Artificial Intelligence and Deep Learning

Hard to believe, there are people who still think that we will never be able to replicate human intelligence; let alone surpass it. We live in an era where computers are already better than humans at performing a number of tasks. We are producing quintillion bytes of data on a daily basis, with huge data being processed automatically for classification and extraction of useful information. Our reliance on machine intelligence is only going to become greater with time, and there is a growing need for artificial intelligent systems in every field.

The notion of Artificial Intelligence (AI) has always been the main subject of certain mainstream movies (my all time favorite The Matrix) and novels around the world; where, often, the writers depict the world being taken over by artificial self-replicating intelligent robots, and humankind being forced into slavery. Such an AI is still a very far fetched idea, and computers are currently very far from human intelligence and learning from their ‘404s’. Deep learning or deep machine learning is what powers present AI; it is loosely based on information processing and communication patterns in a nervous system (see artificial neural networks) — yes, your brain actually works by generating a neuronal response based on a certain stimuli (I think this makes us advance machines as everything about us is scientifically explainable — nothing magical there!).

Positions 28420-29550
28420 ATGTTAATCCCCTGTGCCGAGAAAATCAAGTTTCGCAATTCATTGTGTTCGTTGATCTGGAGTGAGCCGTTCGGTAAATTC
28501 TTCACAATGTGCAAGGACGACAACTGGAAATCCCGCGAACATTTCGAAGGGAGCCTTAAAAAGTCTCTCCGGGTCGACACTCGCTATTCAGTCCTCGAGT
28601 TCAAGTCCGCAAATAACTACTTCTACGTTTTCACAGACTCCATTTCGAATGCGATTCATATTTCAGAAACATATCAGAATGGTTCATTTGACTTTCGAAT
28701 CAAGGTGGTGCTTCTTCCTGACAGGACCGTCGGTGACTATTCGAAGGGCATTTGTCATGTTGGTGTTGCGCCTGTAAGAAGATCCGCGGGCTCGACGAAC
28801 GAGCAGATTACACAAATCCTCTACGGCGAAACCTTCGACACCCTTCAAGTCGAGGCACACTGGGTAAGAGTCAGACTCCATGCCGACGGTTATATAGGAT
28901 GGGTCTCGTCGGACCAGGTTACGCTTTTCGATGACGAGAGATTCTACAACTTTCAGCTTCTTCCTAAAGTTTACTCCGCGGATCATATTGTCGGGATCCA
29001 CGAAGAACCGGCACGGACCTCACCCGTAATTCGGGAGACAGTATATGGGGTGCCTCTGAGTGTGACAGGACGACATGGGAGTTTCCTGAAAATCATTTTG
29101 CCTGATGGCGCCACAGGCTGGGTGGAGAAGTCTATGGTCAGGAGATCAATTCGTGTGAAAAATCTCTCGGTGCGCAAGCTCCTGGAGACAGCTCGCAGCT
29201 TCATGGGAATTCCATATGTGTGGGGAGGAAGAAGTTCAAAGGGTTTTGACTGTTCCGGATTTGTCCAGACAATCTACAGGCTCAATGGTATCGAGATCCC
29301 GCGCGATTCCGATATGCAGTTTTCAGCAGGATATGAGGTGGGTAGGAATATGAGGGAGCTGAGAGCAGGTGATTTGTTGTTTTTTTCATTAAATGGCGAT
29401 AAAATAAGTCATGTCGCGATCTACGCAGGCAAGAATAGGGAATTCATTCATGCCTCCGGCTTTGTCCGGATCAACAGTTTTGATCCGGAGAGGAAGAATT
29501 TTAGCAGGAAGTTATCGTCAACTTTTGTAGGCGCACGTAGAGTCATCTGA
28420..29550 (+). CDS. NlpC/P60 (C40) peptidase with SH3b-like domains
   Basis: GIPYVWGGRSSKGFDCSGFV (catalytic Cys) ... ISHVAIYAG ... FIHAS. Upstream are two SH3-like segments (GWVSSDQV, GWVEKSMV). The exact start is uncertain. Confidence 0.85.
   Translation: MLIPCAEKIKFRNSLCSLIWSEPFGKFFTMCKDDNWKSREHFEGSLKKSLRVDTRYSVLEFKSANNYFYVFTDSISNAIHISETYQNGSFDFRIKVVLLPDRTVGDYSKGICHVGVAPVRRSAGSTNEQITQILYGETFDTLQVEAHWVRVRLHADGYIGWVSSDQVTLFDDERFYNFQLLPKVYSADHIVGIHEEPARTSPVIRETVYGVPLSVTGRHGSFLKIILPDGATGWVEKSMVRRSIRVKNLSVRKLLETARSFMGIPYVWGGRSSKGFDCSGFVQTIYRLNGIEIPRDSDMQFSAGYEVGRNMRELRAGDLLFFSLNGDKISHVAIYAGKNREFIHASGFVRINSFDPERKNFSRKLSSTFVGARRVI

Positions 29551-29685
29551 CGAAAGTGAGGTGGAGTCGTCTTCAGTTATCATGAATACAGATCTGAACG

A depiction of artificial neural network which consists of interconnected nodes, similar to the vast network of neurons in a brain. Each node represents an artificial neuron and an arrow depicts the output of one neuron connected to the input of another neuron.

There are two types of deep learning methods, namely supervised and unsupervised. In simple terms, in supervised learning the system is ‘taught’ who is what significant number of times (like what traits should be expected for a given classification), and then is expected to predict this on its own for new inputs (for example, identifying if an article belongs to sports or politics). In unsupervised learning it is left on the learning algorithm to figure out patterns in the data provided which are unknown beforehand. This kind of learning can be powerful because it assumes no pre-discovered classification of examples (for example, given a set of articles, cluster related ones together). You’d be surprised to know such unsupervised deep learning has been applied on different games like chess, and, with time, a computer was eventually able to beat some of the best chess players in the world! (Read more about it here)

Difference between supervised and unsupervised learning

Imagine a future where unsupervised nano-robots can apply deep learning algorithms to distinguish between cancer and normal cells, and are able to destroy these ‘rogue’ cells immediately on formation. An AI taking care of network security whereby using deep machine learning these networks can be secured by an unpredictable intelligent decision making. An implanted AI chip that can allow humans to have ‘superpowers’ like analyzing and decision making based on enormous data; imagine if in a complex situation you are able to process multiple outcomes based on different scenarios in mere nanoseconds and an implanted AI system sifting through it to come up with the best or safest solution (yes, sign me up!). While the implications of AI can be catastrophic as well, but that is beyond the scope of this article.

I believe, there is still a very long road ahead for developing a true AI system. While the term Artificial Intelligence has been used very broadly like a software able to classify random pictures, such systems still follow exact algorithms. A true AI system would be when a computer can deviate from its own programming or set of instructions. With Quantum Computers on the brink of development, we could see massive progress in AI sooner than we think!